Moving Towards Over-the-Air Updates

The XDAndroid Project currently distributes system updates as compressed, whole filesystem images which the users then unpack onto their SD cards, replacing the originals. This is done for the rootfs, initramfs and system images. Additionally, the project distributes updated versions of the (re)bootloader (HaRET) configuration files and the Linux kernel used to boot into Android.

By far the largest individual piece is the system image (system.ext2). This image typically runs around 60-70MB compressed. Updating in this fashion is not a terrible inconvenience for most users, however the files are large, require tedious uploading by the packagers (and more waiting time for the users) and suck up tons of bandwidth. This is problematic for the servers that host the images, the packagers that upload the images, and the users that download the images (particularly those downloading over the cellular network directly).

To alleviate this, I have been considering (for some time now) rolling over-the-air update packages in the same style as official Android updates from Google. These packages are zip files, signed by and authenticated as originating from the XDAndroid project. The zip files contain a series of binary patches used to update from an old build to a new build without replacing the entire system image.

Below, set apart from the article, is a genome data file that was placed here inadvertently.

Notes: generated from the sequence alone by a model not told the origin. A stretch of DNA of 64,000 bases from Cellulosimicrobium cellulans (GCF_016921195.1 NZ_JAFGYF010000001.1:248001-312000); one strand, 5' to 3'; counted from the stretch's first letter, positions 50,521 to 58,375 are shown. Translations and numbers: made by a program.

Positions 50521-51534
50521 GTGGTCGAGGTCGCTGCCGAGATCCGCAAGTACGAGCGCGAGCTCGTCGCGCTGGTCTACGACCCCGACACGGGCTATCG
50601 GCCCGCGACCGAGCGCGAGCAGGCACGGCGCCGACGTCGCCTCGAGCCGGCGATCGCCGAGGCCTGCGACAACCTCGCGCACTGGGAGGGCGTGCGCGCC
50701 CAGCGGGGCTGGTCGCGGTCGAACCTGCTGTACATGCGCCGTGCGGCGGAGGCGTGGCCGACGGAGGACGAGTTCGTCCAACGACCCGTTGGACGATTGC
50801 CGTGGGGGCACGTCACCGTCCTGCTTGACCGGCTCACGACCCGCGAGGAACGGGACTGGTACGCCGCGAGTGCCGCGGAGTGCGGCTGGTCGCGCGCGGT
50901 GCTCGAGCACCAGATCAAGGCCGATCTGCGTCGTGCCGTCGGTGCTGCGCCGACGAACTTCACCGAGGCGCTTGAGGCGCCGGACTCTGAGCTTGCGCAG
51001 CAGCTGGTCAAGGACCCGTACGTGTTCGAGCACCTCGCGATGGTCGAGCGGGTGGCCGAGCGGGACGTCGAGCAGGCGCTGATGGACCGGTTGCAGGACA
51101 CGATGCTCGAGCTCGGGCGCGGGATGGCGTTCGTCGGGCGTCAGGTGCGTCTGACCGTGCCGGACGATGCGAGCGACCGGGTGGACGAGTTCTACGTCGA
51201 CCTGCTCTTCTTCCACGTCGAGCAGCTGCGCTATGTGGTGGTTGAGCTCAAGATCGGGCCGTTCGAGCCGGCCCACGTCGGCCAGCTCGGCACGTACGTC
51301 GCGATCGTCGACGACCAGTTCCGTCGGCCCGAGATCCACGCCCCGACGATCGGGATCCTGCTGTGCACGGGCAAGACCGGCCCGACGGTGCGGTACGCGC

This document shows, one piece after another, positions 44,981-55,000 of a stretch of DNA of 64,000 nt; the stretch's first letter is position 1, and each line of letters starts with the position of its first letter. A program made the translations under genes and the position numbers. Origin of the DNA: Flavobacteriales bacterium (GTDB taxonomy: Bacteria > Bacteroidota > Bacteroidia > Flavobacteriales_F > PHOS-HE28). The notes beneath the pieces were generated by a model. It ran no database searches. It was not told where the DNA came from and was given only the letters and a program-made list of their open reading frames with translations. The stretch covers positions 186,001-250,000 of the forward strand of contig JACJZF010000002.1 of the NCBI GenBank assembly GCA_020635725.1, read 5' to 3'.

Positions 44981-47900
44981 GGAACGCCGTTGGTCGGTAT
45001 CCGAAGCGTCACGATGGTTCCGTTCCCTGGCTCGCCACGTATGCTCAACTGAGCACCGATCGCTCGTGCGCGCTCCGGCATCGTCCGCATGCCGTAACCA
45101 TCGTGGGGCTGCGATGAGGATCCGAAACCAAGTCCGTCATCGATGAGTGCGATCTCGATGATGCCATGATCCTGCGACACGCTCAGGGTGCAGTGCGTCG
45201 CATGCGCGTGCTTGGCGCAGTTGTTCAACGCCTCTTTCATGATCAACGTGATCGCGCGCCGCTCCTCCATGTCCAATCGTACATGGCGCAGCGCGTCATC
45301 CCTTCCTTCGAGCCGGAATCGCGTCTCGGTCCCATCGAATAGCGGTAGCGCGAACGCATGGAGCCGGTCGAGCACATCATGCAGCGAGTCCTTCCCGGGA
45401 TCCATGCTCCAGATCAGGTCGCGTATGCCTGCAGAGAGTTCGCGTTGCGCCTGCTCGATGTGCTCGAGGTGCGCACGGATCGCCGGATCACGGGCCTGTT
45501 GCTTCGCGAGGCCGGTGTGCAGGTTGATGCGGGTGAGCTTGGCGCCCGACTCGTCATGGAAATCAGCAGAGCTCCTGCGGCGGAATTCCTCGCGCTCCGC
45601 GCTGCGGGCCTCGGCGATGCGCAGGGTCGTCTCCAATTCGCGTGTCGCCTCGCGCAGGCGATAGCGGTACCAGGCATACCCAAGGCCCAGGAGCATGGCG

Over-the-Air (OTA) update packages are useful for a number of reasons: 1. they’re much, much smaller than full filesystem images (24MB for the FRX01 to FRX02 OTA update file); 2. they’re guaranteed authentic (our installer only handles packages signed by the project); 3. they cost less for the project to distribute and the users to receive, in both data and storage space; etc. The only problem? We have no bootloader, which is what traditionally invokes the update process on a native Android device.

Well, problem solved. In the latest rootfs at the time of writing this, I have added over-the-air update support. Since we have no true bootloader, we rely on the rootfs to act as such. In a way, this works out to be a bit easier, since our rootfs has an entire embedded Linux environment to work with. All we need to do is check for an package and invoke the updater. Piece of cake!

From a user’s standpoint, the update process is done like so:

  1. An OTA update package ( is downloaded from XDAndroid’s servers
  2. The file is copied (NOT extracted) to whichever directory your startup.txt file is in (ie. /sdcard/andboot)
  3. The user boots HaRET and enters Linux
  4. The rootfs finds that and starts updating the device
  5. The updater completes (hopefully!) and reboots the device (into Windows Mobile)
  6. The user boots HaRET again and the device boots to the updated Android system.

Ultimately, this new OTA update support will eventually allow us to roll an Android program that will download these updates (and perhaps also kernels and rootfs and initramfs images) and place them on the SD card automatically. Until that’s ready, though, it’s just a matter of the user putting it on the card as Still no more difficult than a system.ext2 replacement, while being much less taxing on our Internet pipes.

So there you have it: a nice, verbose description of a neat little new feature. We look forward to (probably) distributing FRX03 as an OTA update package (as well as a system.ext2 for those of you who like to do that). And finally, since I know everybody wants to see some proof, here’s a screenshot of the updater in action on a my RAPH110/ATT Fuze…

The XDAndroid Updater in action